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Advocates say New Jersey’s marijuana rules too strict

Thursday, October 14th, 2010

Proposed rules to implement New Jersey’s new medical marijuana law have advocates balking. Kerry Grens reports from WHYY’s health and science desk that the law remains the country’s most restrictive.

The New Jersey health department will have its proposed rules on the table for two months, during which applications from patients, growers and dispensers will be considered. The regulations call for four dispensaries, two cultivators, a $200 fee for patients, and providers may be restricted from participating if they have a criminal background.

Scotti: I think the goal of rules seems to be to provide the least amount of relief to the fewest number of patients.

Roseanne Scotti is the director of Drug Policy Alliance New Jersey, which supports access to marijuana for sick people. She says there are too few pick-up sites and the fee is prohibitively high.

Scotti: If you can imagine there being only four pharmacies in all of New Jersey to serve people’s needs I think that would be very problematic. I think the cost for patients to get an ID card a registry card is $200, which I think is exorbitant.

Deputy health secretary Susan Walsh disagrees.

Walsh: We did I think a very fair balance between making sure that medicinal marijuana is available that there is access to qualifying patients as well as keeping it safe and secure.

A physician registry is expected to go online this month, where doctors can register their patients for medical marijuana. Growers will be selected at the beginning of 2011, and marijuana could become available by next summer.


  • M Grayson quadreplegic says:

    The governer has destroyed my hopes of having a comfortable existance this year and my time is going quickly.

    10% level is a joke …should be between 15 & 20%.
    Pushed back to July is a joke !

    I hope the governer needs serious pain or other relief and all they have is asprin and he waits a year and a 1/2 for it.

  • Michael Berman, Board Chair, says:

    The proposed regulations were NOT drafted from the perspective of patients, that is for sure. New Jersey is a large state with over 10 million residents. The proposed regulations, which allow for only 2 growers for the entire state is a bad decision on so many grounds. What is a one crop went bad, for reasons of mites, temperature problems, environmental issues, etc. [GROWING MEDICAL MARIJUANA IS NOT A PERFECT SCIENCE; PROBLEMS HAPPEN]. So the PATIENTS are at risk of possibly not having medicine even once the program is established.

    Furthermore, the regulations only permit 3 strains of medical cannabis to be grown by each of the 2 Growers, (6 strains total for the state). My question is: HOW CAN THERE EVER BE A 7TH STRAIN (which may help patients more)? Who is doing this research, and how? Again, patients are at risk of medicine that is less than industry standard. 3 strains max is simply foolish!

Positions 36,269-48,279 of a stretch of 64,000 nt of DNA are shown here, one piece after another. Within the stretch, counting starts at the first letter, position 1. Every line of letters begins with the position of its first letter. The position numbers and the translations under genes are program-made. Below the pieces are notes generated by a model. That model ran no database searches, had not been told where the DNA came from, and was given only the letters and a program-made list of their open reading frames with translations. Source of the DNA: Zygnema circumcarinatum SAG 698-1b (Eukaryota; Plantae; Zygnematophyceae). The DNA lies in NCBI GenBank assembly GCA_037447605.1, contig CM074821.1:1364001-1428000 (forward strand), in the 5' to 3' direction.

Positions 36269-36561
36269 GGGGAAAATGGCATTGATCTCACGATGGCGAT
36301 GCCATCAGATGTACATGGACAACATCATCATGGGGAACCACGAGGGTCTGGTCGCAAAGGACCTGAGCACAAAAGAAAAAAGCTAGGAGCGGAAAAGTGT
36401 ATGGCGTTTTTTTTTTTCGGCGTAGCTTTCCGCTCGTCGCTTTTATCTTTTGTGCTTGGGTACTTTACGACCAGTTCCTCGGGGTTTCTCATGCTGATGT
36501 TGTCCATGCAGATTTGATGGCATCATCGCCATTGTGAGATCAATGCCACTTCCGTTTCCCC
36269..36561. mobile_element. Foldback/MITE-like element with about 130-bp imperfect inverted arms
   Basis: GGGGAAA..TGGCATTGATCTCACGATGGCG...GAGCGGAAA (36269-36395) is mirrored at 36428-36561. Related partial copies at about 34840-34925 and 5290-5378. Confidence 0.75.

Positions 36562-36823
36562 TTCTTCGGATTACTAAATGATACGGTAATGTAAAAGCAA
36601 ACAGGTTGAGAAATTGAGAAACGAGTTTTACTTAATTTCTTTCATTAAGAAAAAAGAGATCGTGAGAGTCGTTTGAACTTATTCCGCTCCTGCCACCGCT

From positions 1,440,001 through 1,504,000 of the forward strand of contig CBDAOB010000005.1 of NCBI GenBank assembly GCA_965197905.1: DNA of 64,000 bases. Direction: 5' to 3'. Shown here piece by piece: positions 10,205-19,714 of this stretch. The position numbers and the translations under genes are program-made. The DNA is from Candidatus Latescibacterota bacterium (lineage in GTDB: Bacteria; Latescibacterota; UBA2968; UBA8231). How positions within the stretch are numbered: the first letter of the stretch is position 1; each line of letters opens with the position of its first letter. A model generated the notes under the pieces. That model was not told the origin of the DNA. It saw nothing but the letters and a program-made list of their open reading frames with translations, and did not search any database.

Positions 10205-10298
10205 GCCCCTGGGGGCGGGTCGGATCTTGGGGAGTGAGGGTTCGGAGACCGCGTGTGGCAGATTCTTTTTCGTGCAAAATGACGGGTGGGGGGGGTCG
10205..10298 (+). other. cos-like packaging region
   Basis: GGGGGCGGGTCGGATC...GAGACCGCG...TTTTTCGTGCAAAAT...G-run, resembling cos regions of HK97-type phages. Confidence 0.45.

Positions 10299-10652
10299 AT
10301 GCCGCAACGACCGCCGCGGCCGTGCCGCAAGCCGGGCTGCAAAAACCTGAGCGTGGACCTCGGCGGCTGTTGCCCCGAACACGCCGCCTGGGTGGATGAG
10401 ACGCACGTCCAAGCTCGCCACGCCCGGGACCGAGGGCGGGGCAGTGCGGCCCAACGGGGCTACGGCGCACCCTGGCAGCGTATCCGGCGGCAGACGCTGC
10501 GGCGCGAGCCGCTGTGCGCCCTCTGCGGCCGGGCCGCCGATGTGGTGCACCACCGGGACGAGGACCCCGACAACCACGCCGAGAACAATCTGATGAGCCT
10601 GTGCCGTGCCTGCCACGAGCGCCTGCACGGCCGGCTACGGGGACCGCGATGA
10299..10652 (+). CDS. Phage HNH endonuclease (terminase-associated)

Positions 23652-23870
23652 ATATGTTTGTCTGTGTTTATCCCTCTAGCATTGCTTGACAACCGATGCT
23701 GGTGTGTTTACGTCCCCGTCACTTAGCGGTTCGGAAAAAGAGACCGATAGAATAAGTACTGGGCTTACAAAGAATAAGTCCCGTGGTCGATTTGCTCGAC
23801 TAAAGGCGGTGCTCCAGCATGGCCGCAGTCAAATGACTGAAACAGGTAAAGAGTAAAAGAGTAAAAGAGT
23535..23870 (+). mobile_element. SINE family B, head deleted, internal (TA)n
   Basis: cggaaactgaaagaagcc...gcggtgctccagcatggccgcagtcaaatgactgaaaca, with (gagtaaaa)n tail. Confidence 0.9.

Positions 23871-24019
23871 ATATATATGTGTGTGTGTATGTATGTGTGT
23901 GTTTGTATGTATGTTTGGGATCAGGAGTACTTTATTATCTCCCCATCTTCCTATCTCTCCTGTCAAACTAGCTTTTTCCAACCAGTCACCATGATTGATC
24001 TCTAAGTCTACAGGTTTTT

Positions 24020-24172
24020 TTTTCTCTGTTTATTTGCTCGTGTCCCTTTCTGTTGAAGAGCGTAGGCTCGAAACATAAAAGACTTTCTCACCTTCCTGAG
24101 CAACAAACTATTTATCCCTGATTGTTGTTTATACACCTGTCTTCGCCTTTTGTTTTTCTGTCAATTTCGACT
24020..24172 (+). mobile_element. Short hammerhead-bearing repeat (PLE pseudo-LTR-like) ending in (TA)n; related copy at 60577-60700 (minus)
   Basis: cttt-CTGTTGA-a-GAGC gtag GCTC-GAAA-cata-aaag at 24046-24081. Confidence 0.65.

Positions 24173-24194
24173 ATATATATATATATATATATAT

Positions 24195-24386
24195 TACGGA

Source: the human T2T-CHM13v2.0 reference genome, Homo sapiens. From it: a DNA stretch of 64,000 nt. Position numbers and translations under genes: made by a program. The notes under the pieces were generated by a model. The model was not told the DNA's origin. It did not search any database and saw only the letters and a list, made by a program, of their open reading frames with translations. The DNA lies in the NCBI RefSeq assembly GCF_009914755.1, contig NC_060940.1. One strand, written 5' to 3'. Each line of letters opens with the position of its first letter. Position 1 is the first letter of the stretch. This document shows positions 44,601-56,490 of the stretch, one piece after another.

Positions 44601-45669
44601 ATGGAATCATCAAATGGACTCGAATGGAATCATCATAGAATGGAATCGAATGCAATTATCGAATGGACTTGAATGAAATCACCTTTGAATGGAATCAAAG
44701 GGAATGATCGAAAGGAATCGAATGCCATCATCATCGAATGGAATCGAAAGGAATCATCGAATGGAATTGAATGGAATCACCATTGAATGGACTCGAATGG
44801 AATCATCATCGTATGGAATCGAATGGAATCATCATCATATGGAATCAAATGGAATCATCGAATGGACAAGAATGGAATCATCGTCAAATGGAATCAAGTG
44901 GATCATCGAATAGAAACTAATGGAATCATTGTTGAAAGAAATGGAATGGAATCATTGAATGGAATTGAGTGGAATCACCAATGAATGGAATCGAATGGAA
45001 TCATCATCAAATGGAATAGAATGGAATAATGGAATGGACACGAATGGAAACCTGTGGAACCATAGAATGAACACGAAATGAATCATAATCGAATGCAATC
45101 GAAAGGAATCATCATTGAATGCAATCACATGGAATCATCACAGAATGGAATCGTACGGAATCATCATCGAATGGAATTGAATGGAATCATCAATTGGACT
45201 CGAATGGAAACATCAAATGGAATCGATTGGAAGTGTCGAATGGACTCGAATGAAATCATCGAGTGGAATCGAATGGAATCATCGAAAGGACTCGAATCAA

And that leads me into the most atrocious part of the proposed regulations — the maximum amount of THC allowed by law in the medical marijuana sold to patients in NJ will be 10% THC — which is significantly lower than what is offered to patients in other States (15-20% THC on average0. First, where do the seeds be found even to grow medical cannabis with a THC content of 10%? Second and most troubling, since research shows that cannabis is the Number 1 most-sought commodity on the planet, and also that some patients require medical marijuana with a higher THC content than 10%, the 10% cap will certainly encourage some patients in New Jersey to make the choice to purchase stronger medical cannabis on the open market, so that they can achieve the medical relief they need. New Jersey has come so far to help suffering patients — How can the program put in place be so INSENSITIVE TO PATIENTS?

  • joe spinal says:

    as a person who has undergone three spinal surgeries (and subsequently take various pharmaceutical painkillers) and was diagnosed with malnourishment (the above medicine negatively affects my appetite) i am appalled at the absolutely ridiculous restrictions placed on the medical marijuana program, restrictions that were never intended when the law was approved and signed nearly a year ago. i would like an alternative (no, i do not consume alcohol) to ease the constant pain i feel and wish to decrease the amount of pharma painkilles i must now injest. the medical marijuana law was intended to be a compassionate legislation designed to help people like myself live their lives with as much dignity and normalcy as possible. unfortunately those who have no experience with the pain we suffer apparently are showing no compassion with their reworking of the bill. i would never wish on anyone the pain i feel (which, by the way, was caused by someone other than myself) but the irony of the situation is that there is no other way one would truly understand my situation unless they also live my experience. it is a reality that compassion is in very short supply in this 21st century environment.

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